The truism that we each have "our own" opinions misses the point.
A good critical essay acknowledges that many perspectives are possible on any question, yet demonstrates the validity or correctness of the writer's own view.
The writer should demonstrate originality and critical thinking by showing what the question is asking, and why it is important rather than merely repeating it. Many first-year students ask whether the "thesis" is not just their "opinion" of a historical question.
A thesis is indeed a "point of view," or "perspective," but of a particular sort: it is based not only on belief, but on a logical and systematic argument supported by evidence.
Avoid grand statements about humanity in general, and be careful of theories which fit all cases.
Make a point of using evidence with attention to specificity of time and place, i.e.
The footnote is a way of demonstrating the author's thesis against the evidence.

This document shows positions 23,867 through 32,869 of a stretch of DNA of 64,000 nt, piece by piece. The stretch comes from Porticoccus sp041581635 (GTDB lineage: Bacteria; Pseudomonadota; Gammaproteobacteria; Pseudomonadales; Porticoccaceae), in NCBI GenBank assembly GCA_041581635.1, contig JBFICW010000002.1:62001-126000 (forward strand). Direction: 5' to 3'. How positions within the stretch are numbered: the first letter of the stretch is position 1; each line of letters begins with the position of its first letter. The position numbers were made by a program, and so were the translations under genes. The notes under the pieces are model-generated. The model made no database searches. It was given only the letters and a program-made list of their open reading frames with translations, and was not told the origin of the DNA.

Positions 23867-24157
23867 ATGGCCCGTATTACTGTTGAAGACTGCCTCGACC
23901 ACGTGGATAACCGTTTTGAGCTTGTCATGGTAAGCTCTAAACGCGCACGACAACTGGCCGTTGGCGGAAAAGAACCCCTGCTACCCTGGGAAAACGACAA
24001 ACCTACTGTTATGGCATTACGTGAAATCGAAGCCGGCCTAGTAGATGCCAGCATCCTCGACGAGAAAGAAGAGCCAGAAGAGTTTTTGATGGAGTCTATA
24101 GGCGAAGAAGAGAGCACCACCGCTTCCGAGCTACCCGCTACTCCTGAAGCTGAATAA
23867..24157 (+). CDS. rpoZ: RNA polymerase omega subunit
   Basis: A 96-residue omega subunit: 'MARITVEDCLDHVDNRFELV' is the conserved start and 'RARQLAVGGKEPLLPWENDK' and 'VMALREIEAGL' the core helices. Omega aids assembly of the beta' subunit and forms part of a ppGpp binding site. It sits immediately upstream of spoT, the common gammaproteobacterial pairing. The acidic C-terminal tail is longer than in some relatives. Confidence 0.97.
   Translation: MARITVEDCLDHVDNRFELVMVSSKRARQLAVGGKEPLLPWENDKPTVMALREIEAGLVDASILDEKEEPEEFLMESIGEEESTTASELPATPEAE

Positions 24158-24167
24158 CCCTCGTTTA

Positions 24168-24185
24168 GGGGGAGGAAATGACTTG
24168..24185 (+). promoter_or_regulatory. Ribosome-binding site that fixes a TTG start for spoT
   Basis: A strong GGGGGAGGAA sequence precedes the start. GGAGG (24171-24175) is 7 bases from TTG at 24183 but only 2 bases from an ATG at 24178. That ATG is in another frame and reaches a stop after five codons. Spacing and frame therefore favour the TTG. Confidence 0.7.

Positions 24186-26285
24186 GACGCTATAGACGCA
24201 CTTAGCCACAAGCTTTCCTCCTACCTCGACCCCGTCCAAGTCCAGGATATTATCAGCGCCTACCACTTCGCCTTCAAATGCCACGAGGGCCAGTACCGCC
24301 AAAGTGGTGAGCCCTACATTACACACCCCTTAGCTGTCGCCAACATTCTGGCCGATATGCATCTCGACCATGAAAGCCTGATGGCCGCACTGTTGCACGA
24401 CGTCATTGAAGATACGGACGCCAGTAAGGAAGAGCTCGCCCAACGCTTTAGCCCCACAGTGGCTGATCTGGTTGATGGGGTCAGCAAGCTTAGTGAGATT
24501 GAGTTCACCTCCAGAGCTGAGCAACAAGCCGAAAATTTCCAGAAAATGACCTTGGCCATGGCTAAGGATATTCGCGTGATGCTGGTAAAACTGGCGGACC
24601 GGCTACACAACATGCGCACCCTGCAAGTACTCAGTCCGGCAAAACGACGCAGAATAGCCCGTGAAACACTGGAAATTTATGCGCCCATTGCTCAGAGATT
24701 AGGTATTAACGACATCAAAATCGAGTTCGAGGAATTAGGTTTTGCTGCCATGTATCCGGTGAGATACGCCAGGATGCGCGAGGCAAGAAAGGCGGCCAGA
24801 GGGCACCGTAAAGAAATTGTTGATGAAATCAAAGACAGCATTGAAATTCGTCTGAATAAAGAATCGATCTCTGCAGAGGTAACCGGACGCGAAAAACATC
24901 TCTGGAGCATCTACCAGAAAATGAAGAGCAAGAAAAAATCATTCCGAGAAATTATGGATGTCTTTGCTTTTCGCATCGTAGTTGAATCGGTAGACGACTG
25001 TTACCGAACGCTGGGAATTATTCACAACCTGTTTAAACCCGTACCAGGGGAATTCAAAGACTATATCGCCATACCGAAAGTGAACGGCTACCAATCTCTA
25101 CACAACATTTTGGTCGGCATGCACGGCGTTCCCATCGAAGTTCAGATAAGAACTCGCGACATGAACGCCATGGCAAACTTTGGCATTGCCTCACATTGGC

In effect, it is a way of saying: "If you don't accept my thesis, you can check the evidence yourself." If your instructor is unclear about your argument, he or she may very well go back and check how you are using your original sources.
The purpose of this guide is to provide you with the basics for writing undergraduate history essays and papers.
It is a guide only, and its step by step approach is only one possible model; it does not replace consultation with your professor, TA, or instructor about writing questions and getting feedback, nor the excellent tutoring services provided by the Rutgers Writing Center program (room 304, Murray Hall, College Avenue Campus) and the Douglass Writing Center (room 101, Speech and Hearing Building, Douglass Campus). All serious writing is done in drafts with many hesitations, revisions, and new inspirations.